Erwin Auditorium

Erwin Auditorium, built in 1922. It was a recreation center for Erwin Mills employees. Local builder Joe Berini (whose father came to Durham to work as a stone mason at Duke Chapel) spent his childhood in a house on Hillsborough Road -- near Wallace Electric. In the 1920s, Hillsborough was a dirt road and often muddy. Berini recalls that prior to Durham annexing West Durham in 1925, the neighborhood had running water but no sewage services. As a result, most homes had outhouses in the back yard. He also remembers that Duke's current Central Campus, and along Erwin Road, was a large neighborhood of mill homes. "Erwin Auditorium was the best thing ever done in Durham," Berini said. "Kids came home from school and had a place to go." Finally, Berini recalls people used to fish at the large mill pond on Hillsborough Road (near Carolina Ave). "They were crazy. You'd never know what was in that water." (Photo courtesy of Historic Preservation Society of Durham). Below: Auditorium in August 1975, taken a few years before the EA was razed. The mill was using the facility for storage and additional office space at the time. Photo by Wayne Smith.

Erwin Mills employees (ca. 1940): Three male employees of varying ages sit at table partaking of box lunch, beer, and Coke. They are Aaron Moore, Jackson Bolding, and Henderson Amey. (Source: NC Collection)

According to long-time resident Faye James Cates, the old West Durham Library was in the entire west side of the Erwin Auditorium. EA also offered large rooms for ping pong, club meetings, theater, and a first floor lounge. The downstairs had a swimming pool, bowling alley, soda fountain (run by Oonie Hawley) and showers. Some men would use the showers for their Saturday night bath.

A favorite place at the EA was the basketball court that was also used as the movie theater. Boys sat on one side while girls sat on the other. The stage was used for the boys to wrestle with one another. EA had tennis courts and a community park outside.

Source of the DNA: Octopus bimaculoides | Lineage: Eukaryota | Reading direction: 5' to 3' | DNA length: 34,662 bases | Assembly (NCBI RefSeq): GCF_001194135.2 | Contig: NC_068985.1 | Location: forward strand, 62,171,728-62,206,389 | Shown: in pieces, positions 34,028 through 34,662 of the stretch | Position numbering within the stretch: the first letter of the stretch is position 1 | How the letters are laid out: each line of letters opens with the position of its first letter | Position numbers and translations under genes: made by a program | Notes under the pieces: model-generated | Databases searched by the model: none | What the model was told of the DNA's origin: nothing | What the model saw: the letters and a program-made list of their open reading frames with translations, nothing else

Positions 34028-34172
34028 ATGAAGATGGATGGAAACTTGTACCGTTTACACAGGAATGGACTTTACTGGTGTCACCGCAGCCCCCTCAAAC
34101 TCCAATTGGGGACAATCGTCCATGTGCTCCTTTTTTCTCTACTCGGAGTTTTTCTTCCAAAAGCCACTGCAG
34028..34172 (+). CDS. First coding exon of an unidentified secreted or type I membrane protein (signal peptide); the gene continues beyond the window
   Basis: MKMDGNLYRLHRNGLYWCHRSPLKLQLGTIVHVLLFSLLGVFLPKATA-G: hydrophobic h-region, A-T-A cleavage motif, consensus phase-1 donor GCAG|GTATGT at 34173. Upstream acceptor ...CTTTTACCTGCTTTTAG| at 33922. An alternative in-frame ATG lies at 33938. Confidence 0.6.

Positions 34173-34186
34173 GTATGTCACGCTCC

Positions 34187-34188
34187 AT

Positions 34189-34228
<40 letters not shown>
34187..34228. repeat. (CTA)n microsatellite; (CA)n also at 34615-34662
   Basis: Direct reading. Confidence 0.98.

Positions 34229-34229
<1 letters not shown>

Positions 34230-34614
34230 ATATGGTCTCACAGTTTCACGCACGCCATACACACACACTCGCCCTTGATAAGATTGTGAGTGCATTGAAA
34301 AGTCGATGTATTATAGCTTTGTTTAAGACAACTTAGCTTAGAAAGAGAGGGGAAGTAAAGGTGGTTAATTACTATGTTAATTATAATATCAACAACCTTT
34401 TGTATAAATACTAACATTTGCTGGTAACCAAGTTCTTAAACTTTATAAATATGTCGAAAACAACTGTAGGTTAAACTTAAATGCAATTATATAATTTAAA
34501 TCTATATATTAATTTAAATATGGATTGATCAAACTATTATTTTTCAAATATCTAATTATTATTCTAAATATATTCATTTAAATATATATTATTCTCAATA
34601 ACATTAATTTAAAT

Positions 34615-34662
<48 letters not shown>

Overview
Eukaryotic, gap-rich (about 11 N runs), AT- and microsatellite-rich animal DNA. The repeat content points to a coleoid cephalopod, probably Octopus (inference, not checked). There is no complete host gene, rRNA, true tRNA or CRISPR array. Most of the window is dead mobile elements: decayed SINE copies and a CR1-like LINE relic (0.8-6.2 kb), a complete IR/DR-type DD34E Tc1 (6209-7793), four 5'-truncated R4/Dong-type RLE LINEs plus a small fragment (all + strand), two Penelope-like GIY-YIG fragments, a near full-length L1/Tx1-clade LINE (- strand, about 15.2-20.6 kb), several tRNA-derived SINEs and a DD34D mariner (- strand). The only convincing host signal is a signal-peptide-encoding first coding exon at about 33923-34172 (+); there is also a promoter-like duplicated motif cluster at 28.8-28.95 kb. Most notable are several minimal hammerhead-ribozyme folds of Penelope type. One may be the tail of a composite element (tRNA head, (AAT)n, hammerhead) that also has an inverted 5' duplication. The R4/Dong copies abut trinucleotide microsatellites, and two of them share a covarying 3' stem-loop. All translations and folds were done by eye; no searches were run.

The original EA baseball diamond was at the corner of West Main and Broad (where the Mad Hatter's Bake Shop now stands)

Softball in West Durham: In addition to being manager of Erwin Auditorium, "Cocky" Bennett coached the baseball and softball teams that included players like Billy Cheek, Harold Wilkins, Winston Suitt, Bobby Avery, Leroy Rose, Russell West, Troy Clark, Raymond Barnes, Amos Odom, Malcom Earp and Troy Williamson. (courtesy of Ethel Faye James Cates)

1952 Company booklet with Erwin Auditorium on the cover (courtesy of Wayne Smith).


Aerial view of Mill District.

In the first year of 1923
(poem by C.T. Poe, Jr.)

A community center across from Erwin mill
Was opened to the use and enjoyment
Of Erwin workers and families living on the village hill.

It was a most elaborate building
One that created envy from places all around
For Mr. W.A. Erwin had made a dream come true
Of providing a center for "his people" -- the best to be found.

He called it Erwin Auditorium,
A place to read, play, learn, watch a movie, eat.
For flower and craft shows, pageants, and a Tom Thumb wedding
A central place "his people" could relax, compete and meet.

It housed a soda fountain, swimming pool, bowling alleys,
Library, game rooms, showers, kitchen, picture booth and gym.
Places for sewing and cooking classes, scout troops, and instructional meetings,
Facilities for volleyball, basketball, and gymnastics made available through him.

There was a baby clinic, and a social worker director.
Even music played by Erwin Mills' own band
Made up of members recruited from the mill
That held dedication and enthusiasm superbly in command.

(courtesy of George Lougee, Durham Sun)

West Durham, under the enlightened paternalism of mill
magnate William A. Erwin, was a mill village of
advanced design. Even before 1920, Erwin introduced
lights and plumbing, a day-care center and
playgrounds. In 1922 he built a three-story auditorium
with a bowling alley, library, and classrooms for
instruction in the "domestic sciences." Erwin Mills
also sponsored contests and awarded prizes to those
workers with the best-kept yards, or those who were
best in cooking and canning foods.

-Joe A. Mobley, The Way We Lived in North Carolina
(UNC Press)

"If there was a heaven on earth, it was Mill Hill."
-Chlorese Eubanks, 15th Street